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international civil servants in Geneva

IOM staff pushing a boat full of emergency NFI’s in order to reach flood affected villages located in jungle areas of Popondetta, Papua New Guinea. ©Muse Mohammed
Capturing the human stories behind humanitarian assistance
1 May 2020

For as long as I can remember, I had a passion for visual creativity. As a kid, I struggled with painting or drawing but I always enjoyed being able to show others the things that I see.

The coolest job at the organisation

My name is Muse Mohammed and I am the International Organization for Migration’s principal photographer. It is a role that has evolved over the years, from primarily focusing on generating professional quality visibility on the work that IOM does, to incorporating elements of photojournalism and visual storytelling, in order to illustrate themes of migration around the world.

I am often told I have “the coolest job in the Organisation” even from my supervisors, for its uniqueness and the large amounts of travel involved.

My focus is not purely on the lifesaving work IOM does around the world, but also the people who benefit from it and the underlying reasons for the Organization is needed in the first place.

During my early years in this role, I researched how other photojournalists covered similar subjects. I took notes on how some of the photographers that influence and inspire me framed their shots, lit their portraits, and wrote captions. I quickly learned how captions can be as important as the image itself, as it provides the critical context that may not be immediately obvious in the photo.

Telling the stories of others in a dignified manner

One of the most challenging subjects that I have had to document while on assignment is climate change; it is a struggle to visually illustrate in a single frame, a problem that can take years to manifest. In the end, I found myself using people’s life stories in order to provide a human timeframe which viewers might be able to relate to.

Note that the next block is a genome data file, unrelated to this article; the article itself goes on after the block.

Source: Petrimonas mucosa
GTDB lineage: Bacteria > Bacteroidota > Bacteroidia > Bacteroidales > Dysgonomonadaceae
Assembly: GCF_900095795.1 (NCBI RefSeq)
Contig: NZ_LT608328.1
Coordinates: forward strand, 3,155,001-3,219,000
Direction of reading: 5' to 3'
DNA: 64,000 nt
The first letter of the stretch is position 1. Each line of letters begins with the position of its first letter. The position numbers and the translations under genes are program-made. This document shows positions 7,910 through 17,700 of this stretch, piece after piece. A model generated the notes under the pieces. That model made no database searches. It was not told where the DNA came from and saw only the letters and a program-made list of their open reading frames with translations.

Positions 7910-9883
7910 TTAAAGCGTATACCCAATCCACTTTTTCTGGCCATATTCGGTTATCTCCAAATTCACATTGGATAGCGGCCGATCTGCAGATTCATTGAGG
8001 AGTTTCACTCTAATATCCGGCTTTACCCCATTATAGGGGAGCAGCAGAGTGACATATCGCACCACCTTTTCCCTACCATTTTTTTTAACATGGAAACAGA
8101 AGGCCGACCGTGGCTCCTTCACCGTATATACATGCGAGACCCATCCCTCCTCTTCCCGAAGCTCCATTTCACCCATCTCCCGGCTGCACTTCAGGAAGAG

Syrian refugees in Lebanon. Aisha wipes away the tears from her son Zak as he says goodbye to his grandfather over the phone in Beirut, Lebanon. As the Syrian family waits for their taxi to the airport, today marks an end to a chapter in their lives where they have been living as refugees for several years. Recently, they found out that they are finally being resettled to Europe, where they will be able to start a new chapter of their lives. ©Muse Mohammed

“My role within IOM sometimes blurs the line between being a humanitarian and a photojournalist.”

— Muse Mohammed

As my role within IOM sometimes blurs the line between being a humanitarian and a photojournalist, I’ve found myself incorporating elements of the former into the latter. A key element of that is the importance of depicting people and their story with dignity whenever possible.

As a UN staff, one of my key responsibilities is to ensure that I tell the stories of others in a dignified manner. That begins from the moment I identify a subject. It is critical that I obtain informed consent from my subjects and ensure that those, whose stories I write and share, are fully aware of where and how their stories will be told.

Thankfully, my years of studio photography and using flash has allowed me to find creative solutions in creating beautiful portraits that do not fully show one’s face. One of the techniques I use in my portraits is to ask my subjects to stand up so I can photograph them at eye level. Making sure that the camera is at eye level allows viewers to see the subjects as equals instead of having to look down at them.